The incidence of HPV-positive head and neck cancer is now expected to exceed cervical cancer incidence in the US by 2020 and, therefore, the role of vaccination is essential.

It is imperative that we now introduce a vaccination programme for Irish boys as some of our international counterparts have done to protect both girls and boys against the oncogenic dangers of this virus, both in the cervix and the oropharynx.

Investigating a patient with suspected head and neck cancer Initial clinical consultations of our patients involve a thorough history and detailed examination in an effort to define the clinical problem. Patients with cancers of the head and neck have a large variety of symptoms and signs according to the subsite of the disease.

These may include shortness of breath, hoarseness, difficult or painful swallowing, weight loss, a non-healing ulcer in the mouth, loose teeth, neck lumps, persistent ear pain, spitting or coughing blood.

Once a diagnosis is established, treatment is decided according to the stage of disease, stage 1 indicating early disease and stage 4 being advanced. The same staging system is employed worldwide and this allows for standardisation of cancer care and clinical research specific to each cancer subtype.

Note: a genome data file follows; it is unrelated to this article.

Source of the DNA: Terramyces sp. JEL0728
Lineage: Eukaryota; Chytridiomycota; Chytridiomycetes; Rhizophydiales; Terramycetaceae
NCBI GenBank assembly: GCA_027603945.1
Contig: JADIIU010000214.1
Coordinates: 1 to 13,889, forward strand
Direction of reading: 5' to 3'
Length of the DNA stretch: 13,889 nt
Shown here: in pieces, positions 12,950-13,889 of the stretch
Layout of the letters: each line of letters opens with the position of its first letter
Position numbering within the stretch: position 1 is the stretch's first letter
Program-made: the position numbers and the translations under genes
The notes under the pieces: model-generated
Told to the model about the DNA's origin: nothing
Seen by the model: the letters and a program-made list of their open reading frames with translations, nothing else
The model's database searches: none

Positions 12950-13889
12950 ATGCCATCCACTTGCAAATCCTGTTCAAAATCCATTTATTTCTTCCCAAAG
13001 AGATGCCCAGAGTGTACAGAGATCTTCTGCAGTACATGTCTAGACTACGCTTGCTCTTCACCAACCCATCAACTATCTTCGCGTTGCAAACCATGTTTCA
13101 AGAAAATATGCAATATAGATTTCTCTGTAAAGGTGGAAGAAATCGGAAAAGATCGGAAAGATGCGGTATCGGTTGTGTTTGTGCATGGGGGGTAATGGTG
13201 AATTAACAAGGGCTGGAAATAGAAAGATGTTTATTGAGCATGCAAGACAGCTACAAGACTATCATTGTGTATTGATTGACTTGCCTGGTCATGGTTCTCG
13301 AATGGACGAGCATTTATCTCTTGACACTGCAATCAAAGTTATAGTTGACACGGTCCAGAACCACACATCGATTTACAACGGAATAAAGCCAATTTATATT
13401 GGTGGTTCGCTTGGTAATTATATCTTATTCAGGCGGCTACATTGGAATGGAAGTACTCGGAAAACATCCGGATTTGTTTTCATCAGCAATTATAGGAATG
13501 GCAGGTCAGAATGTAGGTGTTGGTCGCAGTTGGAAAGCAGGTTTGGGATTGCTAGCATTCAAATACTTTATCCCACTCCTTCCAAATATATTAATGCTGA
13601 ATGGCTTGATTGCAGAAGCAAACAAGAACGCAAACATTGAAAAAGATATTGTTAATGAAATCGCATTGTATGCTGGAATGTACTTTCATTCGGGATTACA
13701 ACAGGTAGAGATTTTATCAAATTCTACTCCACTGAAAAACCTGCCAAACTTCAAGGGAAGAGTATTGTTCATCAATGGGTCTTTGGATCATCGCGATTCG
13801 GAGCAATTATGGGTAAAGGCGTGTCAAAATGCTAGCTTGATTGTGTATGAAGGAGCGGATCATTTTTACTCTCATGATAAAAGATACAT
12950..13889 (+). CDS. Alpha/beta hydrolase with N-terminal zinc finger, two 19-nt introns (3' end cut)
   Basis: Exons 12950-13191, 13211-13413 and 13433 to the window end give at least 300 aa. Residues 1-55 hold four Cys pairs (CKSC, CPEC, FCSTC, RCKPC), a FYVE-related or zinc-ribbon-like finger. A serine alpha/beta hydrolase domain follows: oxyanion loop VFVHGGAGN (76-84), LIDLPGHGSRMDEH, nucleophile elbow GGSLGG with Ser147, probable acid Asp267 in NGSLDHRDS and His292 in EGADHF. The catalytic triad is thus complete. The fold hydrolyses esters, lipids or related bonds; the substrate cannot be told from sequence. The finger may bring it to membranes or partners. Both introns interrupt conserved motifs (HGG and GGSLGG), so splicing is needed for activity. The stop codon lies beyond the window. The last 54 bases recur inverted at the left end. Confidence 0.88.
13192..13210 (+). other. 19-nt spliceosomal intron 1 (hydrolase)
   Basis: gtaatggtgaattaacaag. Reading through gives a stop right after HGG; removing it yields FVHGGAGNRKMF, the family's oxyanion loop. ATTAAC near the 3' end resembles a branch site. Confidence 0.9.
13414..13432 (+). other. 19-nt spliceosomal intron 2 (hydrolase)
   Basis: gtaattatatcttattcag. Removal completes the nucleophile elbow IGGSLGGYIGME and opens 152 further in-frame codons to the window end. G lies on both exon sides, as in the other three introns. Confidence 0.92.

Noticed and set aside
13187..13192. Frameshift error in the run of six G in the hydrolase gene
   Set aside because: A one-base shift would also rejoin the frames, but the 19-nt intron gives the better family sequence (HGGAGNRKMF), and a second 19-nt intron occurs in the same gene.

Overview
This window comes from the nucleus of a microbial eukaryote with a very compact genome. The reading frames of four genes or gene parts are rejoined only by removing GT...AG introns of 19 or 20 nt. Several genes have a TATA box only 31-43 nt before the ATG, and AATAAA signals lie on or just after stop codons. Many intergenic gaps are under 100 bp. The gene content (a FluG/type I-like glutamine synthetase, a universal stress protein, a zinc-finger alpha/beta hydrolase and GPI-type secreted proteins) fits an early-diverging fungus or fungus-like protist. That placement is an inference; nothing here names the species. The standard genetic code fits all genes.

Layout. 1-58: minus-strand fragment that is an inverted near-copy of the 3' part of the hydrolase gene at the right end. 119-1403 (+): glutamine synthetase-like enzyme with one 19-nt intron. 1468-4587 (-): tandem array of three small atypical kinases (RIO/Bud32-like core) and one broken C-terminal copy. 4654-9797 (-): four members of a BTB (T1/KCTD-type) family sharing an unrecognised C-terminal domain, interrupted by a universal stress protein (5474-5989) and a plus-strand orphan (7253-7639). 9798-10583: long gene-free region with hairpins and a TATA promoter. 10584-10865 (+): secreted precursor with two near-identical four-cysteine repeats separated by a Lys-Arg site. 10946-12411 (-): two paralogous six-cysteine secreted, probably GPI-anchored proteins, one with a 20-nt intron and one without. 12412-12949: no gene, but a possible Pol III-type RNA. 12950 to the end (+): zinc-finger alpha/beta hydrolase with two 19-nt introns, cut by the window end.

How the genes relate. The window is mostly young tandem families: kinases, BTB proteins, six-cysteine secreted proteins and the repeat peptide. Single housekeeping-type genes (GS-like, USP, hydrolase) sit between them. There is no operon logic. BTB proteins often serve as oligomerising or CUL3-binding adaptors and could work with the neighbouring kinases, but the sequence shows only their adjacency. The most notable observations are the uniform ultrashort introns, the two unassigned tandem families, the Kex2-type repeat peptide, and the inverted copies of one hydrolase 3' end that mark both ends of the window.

Decision-making in the treatment of any head and neck cancer patient is made with input of the multidisciplinary team (MDT).

The MDT includes ear, nose and throat (ENT) specialists, head and neck surgeons, radiation oncologists, maxillofacial surgeons and allied dental experts, neuro-radiologists, pathologists, medical oncologists, physiotherapists, speech and language therapists, nutritionists and oncology nursing specialists.

Successful treatment of patients with head and neck cancer is predicated on MDT strategies to maximise oncologic control and minimise the impact of therapy on a person’s form and function.

Contemporary oncology follows “evidence-based medicine”; in other words, statistically proven therapeutic modalities published in peer-reviewed journals. Anything beyond that is simply reckless and dangerous.

Occasionally we see patients deciding to substitute alternative therapeutic approaches for conventional, sometimes at considerable cost to themselves and their family.

In my experience this has always resulted in a frustrating delay in effective therapy. Alternative medicine as a substitute for conventional therapy has absolutely no role in attempting to cure head and neck cancer.

I would, however, fully support alternative or complementary techniques when applied as part of an integrative medical strategy. In Memorial Sloan Kettering Cancer Center in New York, where I received my fellowship training, certain patients receive a variety of services to complement traditional medical care; these include acupuncture, music therapy, mind/body therapies, dance and movement therapy, yoga, and touch/massage therapy. I believe these had a positive impact on the patients and their families during intensely stressful times.